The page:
Women Achievers' Diary

S Kumar

On her part, Vidhi is doing her bit. A steady base in Delhi and Mumbai (Vidhi showcases out of Ensemble there), Vidhi has built a loyal customer base for herself. Always the one to do solo shows, she is now opening up to exhibitions to spread the label in moving with the times. This year, for the first time, she even showcased at Royal Fables exhibition in Mumbai.

The other big project that Vidhi is looking forward to is a film called Rani, where she has been asked to dress Rani of Jhansi. Though the research has started, the work on the film that is being backed by New York-based producers is yet to begin. “I am really looking forward to working with the Nauwari or the nine yards. Paithani is another weave that needs a push from the region,” she shares.

The conversation seems ceaseless with Vidhi and you can go on for hours talking to her about textiles. But it is time for me to sign off. Not, however, before I ask her for a message to the young women striving to make big in the world. “Never hold back. Whether you make it or not, follow your passion, your conviction. Don’t get intimidated. Failure and success are hard to predict but what matters is your efforts and will to make it big,” she advises.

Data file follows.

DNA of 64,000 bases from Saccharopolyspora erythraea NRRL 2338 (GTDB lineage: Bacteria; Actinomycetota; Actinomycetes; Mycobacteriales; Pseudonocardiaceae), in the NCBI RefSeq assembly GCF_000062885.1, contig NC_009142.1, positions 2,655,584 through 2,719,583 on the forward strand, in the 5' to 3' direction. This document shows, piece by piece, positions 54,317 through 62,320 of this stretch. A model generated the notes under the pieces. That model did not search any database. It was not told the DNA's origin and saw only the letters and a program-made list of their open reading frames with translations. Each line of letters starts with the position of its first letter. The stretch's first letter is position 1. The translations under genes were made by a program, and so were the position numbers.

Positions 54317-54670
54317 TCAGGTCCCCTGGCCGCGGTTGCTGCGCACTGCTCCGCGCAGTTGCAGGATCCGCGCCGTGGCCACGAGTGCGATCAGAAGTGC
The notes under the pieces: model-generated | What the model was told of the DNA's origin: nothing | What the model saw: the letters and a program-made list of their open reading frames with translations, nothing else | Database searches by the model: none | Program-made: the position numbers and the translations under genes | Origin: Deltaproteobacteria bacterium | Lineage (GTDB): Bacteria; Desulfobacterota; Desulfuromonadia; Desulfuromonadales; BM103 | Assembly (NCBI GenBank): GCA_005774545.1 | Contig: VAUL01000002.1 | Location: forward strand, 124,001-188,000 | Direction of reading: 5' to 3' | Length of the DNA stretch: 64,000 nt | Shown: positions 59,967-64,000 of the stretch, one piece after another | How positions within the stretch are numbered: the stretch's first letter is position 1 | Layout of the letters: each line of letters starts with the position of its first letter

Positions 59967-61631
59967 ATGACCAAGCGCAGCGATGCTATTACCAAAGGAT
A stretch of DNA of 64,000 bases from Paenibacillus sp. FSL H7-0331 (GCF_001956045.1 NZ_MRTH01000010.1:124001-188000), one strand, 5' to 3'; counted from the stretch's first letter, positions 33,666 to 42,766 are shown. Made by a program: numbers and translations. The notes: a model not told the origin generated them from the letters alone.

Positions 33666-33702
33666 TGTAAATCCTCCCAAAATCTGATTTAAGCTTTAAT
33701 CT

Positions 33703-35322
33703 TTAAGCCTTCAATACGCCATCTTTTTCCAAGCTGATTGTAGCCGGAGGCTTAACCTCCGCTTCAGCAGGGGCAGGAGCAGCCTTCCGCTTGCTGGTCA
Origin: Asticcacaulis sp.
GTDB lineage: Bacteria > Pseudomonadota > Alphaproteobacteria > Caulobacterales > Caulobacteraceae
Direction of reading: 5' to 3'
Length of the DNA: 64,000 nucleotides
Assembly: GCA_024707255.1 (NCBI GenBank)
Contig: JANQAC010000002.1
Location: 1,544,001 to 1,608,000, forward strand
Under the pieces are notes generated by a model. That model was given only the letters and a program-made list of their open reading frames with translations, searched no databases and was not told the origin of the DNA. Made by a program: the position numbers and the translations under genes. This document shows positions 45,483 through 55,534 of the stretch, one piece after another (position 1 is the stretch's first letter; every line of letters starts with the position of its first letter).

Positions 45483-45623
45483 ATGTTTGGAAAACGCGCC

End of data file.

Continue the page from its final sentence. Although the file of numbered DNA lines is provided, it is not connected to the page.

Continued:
We hope that there are more like her to drive and revive the industry. Wishing her luck!

Women Achievers' Diary

S Kumar

This interview is part of Born of Web’s exclusive interactive series, Women Achievers’ Diary, in association with Tantra by Ratna Jain. Know more about the series here!

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Written by

Former editor of MetroNow, Exotica magazine and a journalist for over two decades, Navneet Mendiratta has vacillated between handling news and writing on art and lifestyle fulltime with leading publications which include The Times of India, The Indian Express, Business Standard and The Pioneer. A traveler, amateur photographer and instinctive writer, she now finds herself at home in creative spaces. She is currently heading a website